Making Safe Space Safe: A Tough Call to Make


I don’t recommend taking drugs before going to a viewing. I’m not talking about Valium or a sedative, washed down with a glass of whiskey. I’m talking about the sort of high that makes you forget your own name, pronouncing it over and over again to hear if it ever sounds familiar as you try to remember how to walk. That kinda high. And if you do make this colossal mistake of a decision, don’t select a viewing of a car crash victim. With the sight of her broken hands folded over her abdomen clearly stuffed with something to compensate for the shattered sternum and ribs that punctured her lungs and caused her to die reaching for a cassette tape on the passenger seat floor. Because that corpse will be wearing makeup, even if the person who inhabited the body never wore it, and was particular about what went on her skin. Don’t get ridiculously high and not have enough sense to introduce yourself to the family; don’t approach the casket, gather around with the 6 friends–also high–who are with you, and stare. And gasp. And whisper, “What the fuck” loud enough that someone can hear it. I think. It has been many years. I might have added that detail in the memory, perhaps wanting to act like the affront was the open casket and not the intoxicated twenty somethings bursting into the viewing and leaving within minutes, all without a word to family or friends. Don’t do it because it will haunt you.

In my vocation, I come across death fairly regularly. Expected death. Unexpected death. Slow death. Quick death. Deaths that bring with them relief; deaths that destroy family dynamics to such an extent, the pieces never come back together. Deaths where I have to remain emotionally unattached. Perhaps that’s not an accurate description. One of my spiritual practices is the cultivation of compassion; understanding the experience of mourning without making it about my experience or projecting my own emotional needs upon the family and friends of the deceased. Funerals are not the place to speak empty platitudes, or feign emotions that are not present. For me, serving in times of grief means being able to share the emotional space without placing needs or expectations on others; to allow myself to respond to their processing while being present in the moment. Mourning does not happen on a schedule; fretting about the future or what comes tomorrow can fill a person with dread and anxiety. Sometimes we need to be given permission to live in the moment, to surrender to the seemingly overwhelming emotions, to allow them to overtake us and wring us dry.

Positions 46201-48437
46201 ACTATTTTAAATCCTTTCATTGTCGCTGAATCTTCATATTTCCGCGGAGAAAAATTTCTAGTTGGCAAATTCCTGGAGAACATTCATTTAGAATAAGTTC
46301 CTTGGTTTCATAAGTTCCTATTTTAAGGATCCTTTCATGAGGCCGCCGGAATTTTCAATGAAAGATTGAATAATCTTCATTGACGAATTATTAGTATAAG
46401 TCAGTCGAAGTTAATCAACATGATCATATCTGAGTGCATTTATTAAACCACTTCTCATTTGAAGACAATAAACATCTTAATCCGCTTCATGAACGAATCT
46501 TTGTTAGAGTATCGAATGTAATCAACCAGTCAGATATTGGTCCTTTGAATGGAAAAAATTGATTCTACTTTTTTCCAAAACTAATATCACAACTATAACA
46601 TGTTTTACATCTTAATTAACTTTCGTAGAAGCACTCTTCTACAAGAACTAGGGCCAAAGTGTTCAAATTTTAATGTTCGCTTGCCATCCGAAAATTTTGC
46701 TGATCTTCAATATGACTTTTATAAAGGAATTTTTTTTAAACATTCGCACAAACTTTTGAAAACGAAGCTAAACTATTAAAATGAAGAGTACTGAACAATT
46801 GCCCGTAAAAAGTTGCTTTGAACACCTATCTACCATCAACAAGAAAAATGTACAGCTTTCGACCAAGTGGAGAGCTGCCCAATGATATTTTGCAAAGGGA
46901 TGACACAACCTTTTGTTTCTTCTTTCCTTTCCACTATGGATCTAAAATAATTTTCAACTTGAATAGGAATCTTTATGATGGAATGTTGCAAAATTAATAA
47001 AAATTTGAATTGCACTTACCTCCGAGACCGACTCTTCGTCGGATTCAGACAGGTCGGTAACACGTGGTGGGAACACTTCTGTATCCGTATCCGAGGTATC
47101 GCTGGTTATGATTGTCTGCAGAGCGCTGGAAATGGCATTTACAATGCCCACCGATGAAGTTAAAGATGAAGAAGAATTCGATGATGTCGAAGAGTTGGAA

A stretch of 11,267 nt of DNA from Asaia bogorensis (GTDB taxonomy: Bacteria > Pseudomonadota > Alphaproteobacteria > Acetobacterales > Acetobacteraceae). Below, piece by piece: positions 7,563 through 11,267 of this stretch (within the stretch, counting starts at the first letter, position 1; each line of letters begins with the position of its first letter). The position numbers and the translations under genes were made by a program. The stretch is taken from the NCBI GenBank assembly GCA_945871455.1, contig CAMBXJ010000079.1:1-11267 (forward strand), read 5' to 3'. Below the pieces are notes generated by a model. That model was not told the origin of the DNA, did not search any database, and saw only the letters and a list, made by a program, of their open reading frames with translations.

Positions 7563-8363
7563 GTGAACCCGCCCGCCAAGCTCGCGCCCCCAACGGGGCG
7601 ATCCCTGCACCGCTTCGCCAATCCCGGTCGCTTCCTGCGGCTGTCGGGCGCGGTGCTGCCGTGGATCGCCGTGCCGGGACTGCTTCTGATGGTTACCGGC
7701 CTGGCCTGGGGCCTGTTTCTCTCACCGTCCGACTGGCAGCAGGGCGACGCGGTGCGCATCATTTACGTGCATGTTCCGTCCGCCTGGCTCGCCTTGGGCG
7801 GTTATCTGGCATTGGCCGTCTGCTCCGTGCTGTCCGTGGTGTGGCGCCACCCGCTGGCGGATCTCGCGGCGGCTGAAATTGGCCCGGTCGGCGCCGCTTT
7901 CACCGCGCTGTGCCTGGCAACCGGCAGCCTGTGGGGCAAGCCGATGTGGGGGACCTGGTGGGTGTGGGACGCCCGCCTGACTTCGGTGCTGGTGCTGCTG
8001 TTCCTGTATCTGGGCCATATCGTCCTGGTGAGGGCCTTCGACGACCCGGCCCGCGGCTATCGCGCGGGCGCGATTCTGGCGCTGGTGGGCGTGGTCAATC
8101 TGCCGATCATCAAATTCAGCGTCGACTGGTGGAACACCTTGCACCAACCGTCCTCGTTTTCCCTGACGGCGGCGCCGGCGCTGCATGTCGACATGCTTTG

I have a funeral tomorrow. One which takes place within the sanctuary of First Presbyterian, but one over which I will not preside. I am reading one prayer, and sitting with the family. By their request. The presiding pastor is theologically my opposite. He was once president of a local college known for its conservative Christianity. And while I would be loathe to surrender my pulpit or to allow for a wedding to take place as officiated by a conservative pastor, a funeral is different. Burying  the dead is one of the most ancient things we do as human beings. It is at the heart of Christianity. So why would I insert myself into a process that is central to my faith tradition just because I have theological and social views that are different from the pastor requested by the deceased? To me, that would be unChristian. 

I write this not to congratulate myself, but to be transparent. I have been very public about saying that First Presbyterian Church is a safe space for GLBT persons. While I do not know the presiding pastor personally, it is safe to assume that someone who served as president of that college locals know I’m talking about will have rather strident and stringent anti-GLBT+ views. I will not allow pastors who are against same-gender marriage to perform weddings in the sanctuary. But in the case of a funeral, I think that my duty is to be hospitable, loving,  and supportive for the family. The members of the family have been attending worship the past two Sundays, and have asked that I sit with them. This is a great honor for me, and I believe that God is calling me to prove that I will not let personal feelings prevent me from serving others in the name of Jesus Christ. I am not called to preside over this funeral, but rather to pastor.